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The key obstacle that barred Spain’s path in the eyes of Israel, is that of unavoidable natural disasters such as plague and famine, the latter of which can be partly blamed on the financial crisis itself as well as poor agriculture. In a period of approximately twenty-five years at the start of the seventeenth century, the population of Spain fell by over one and a half million. Such adversities counter-balanced against efforts to improve Spanish finance in the sixteenth century through industrial growth, particularly in textiles. However, before Kamen’s theories began to cause disagreement, historians of the early to middle twentieth century had moulded the foundations for his hypothesis. Historians such as Ranke and Hume pointed out that the ignorance and foolhardy toils of the leaders of Spain themselves had brought decadence onto their empire. With the advent of Earl Hamilton’s article in 1938, the economic dimension was introduced, but it was not until Professor Elliott published his article in 1961 that each idea began to materialise together. Until now the idea of a general decline had been accepted but now Elliott had highlighted the difference between a political and economic fall, which could only lead on to each other and not occur simultaneously.

Whilst agreeing that international trade difficulties were indeed partly responsible he made it clear that internal problems were the key to Spanish failure. Similarities can easily be drawn with Professor Israel’s theorem, particularly regarding the importance of agricultural and demographic crisis in the eventuality of the decline itself. It was made clear that the economic decline, occuring at the turn of the sixteenth century, came before the political fall, which he pinpoints to 1640. It is such evaluation which conflicts with Kamen, who must surely agree that in the second half of the sixteenth century Spain was undoubtedly the most powerful nation in Europe. If this is so then the fact that this hegemony was lost in the seventeenth century obviously requires a decline of some description to enable the Spanish to reach such a position at all. The foundations for the decline, however serious they are believed to be, can not be disputed but merely quarrelled over the importance of each area.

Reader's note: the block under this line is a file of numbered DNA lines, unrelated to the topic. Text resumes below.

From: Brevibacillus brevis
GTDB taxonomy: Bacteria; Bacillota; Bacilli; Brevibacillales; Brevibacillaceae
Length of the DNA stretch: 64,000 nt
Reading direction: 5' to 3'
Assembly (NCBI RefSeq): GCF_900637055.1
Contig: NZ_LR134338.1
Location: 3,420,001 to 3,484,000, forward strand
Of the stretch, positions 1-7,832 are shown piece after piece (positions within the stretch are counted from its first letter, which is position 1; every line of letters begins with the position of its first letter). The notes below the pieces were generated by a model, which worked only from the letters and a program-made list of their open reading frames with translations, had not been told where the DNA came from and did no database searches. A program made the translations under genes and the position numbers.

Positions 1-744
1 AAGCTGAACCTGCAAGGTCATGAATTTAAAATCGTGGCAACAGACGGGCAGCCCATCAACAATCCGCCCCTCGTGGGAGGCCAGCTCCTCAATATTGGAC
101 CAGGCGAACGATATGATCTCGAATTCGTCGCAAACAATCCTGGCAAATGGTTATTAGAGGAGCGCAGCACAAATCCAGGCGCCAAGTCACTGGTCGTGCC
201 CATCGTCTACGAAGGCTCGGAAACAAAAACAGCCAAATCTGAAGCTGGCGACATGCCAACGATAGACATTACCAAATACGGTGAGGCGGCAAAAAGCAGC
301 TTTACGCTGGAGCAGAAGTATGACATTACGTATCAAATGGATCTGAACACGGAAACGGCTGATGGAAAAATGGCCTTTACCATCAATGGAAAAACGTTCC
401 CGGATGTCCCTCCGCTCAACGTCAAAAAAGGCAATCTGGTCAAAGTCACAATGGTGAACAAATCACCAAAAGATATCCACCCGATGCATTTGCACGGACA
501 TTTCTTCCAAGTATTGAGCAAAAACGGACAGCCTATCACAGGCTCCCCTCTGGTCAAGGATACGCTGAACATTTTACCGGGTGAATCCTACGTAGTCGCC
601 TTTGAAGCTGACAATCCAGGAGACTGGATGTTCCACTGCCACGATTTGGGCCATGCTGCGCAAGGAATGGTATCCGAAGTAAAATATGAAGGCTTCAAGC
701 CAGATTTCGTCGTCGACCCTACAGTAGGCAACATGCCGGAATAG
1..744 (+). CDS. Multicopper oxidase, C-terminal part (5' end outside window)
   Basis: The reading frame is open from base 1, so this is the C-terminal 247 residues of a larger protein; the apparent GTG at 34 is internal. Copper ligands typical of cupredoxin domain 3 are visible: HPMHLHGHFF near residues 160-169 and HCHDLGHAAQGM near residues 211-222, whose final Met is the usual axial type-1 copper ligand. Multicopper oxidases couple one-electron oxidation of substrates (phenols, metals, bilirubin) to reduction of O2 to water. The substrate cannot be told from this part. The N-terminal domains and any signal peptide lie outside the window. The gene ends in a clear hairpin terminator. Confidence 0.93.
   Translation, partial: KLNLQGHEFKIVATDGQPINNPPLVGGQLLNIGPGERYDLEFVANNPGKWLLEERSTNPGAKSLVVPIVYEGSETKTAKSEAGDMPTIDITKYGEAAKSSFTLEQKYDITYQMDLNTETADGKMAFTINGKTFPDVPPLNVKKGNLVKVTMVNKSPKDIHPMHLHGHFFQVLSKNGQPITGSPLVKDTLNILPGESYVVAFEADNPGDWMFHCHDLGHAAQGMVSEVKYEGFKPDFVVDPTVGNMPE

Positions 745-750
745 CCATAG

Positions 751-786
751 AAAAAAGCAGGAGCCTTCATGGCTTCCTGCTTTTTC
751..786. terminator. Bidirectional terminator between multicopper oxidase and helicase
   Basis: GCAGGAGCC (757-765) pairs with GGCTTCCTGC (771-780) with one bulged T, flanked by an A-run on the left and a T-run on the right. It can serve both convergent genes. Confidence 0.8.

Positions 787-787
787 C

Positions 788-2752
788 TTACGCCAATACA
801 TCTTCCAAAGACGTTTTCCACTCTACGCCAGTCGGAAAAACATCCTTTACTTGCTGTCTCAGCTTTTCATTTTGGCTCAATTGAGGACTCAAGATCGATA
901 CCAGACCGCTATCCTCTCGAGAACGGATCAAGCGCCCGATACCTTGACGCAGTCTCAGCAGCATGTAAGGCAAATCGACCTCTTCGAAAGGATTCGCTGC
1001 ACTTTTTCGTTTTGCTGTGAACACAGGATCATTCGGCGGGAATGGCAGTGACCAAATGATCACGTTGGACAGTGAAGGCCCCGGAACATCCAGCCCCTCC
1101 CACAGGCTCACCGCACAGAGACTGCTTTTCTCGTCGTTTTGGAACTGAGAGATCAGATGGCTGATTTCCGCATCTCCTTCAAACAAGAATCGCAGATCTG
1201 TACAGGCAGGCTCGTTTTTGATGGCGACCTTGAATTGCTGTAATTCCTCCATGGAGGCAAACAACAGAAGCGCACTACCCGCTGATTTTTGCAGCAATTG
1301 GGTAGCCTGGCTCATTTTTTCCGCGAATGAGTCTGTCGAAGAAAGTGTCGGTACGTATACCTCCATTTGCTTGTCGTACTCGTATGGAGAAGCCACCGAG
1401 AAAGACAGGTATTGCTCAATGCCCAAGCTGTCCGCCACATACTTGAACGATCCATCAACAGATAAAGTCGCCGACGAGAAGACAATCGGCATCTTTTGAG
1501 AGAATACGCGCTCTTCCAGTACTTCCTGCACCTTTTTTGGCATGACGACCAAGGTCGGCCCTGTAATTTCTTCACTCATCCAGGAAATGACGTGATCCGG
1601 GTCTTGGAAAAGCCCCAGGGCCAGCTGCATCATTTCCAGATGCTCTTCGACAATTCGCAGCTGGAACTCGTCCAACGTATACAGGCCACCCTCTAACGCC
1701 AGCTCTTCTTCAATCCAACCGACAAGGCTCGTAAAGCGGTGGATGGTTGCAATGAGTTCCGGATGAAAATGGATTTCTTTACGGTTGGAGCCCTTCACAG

To truly evaluate the scale of an event it needs to be determined the condition of the country both after and prior to its existence. It must be remembered that throughout this period Spain was almost always involved in international wars which were constantly a burden on both economic and political factors. The demographic loss from 1580 was arguably the largest strain on the empire. A great proportion of the population was lost due to famine and pestilence, particularly in Castile and Naples, the former providing the majority of taxation and other finance throughout this period. Such events harming Castile itself would undoubtedly have greatly affected Spain at this time. As a result agricultural output fell dramatically, thus affecting trade and industrial output as Spain cascaded economically.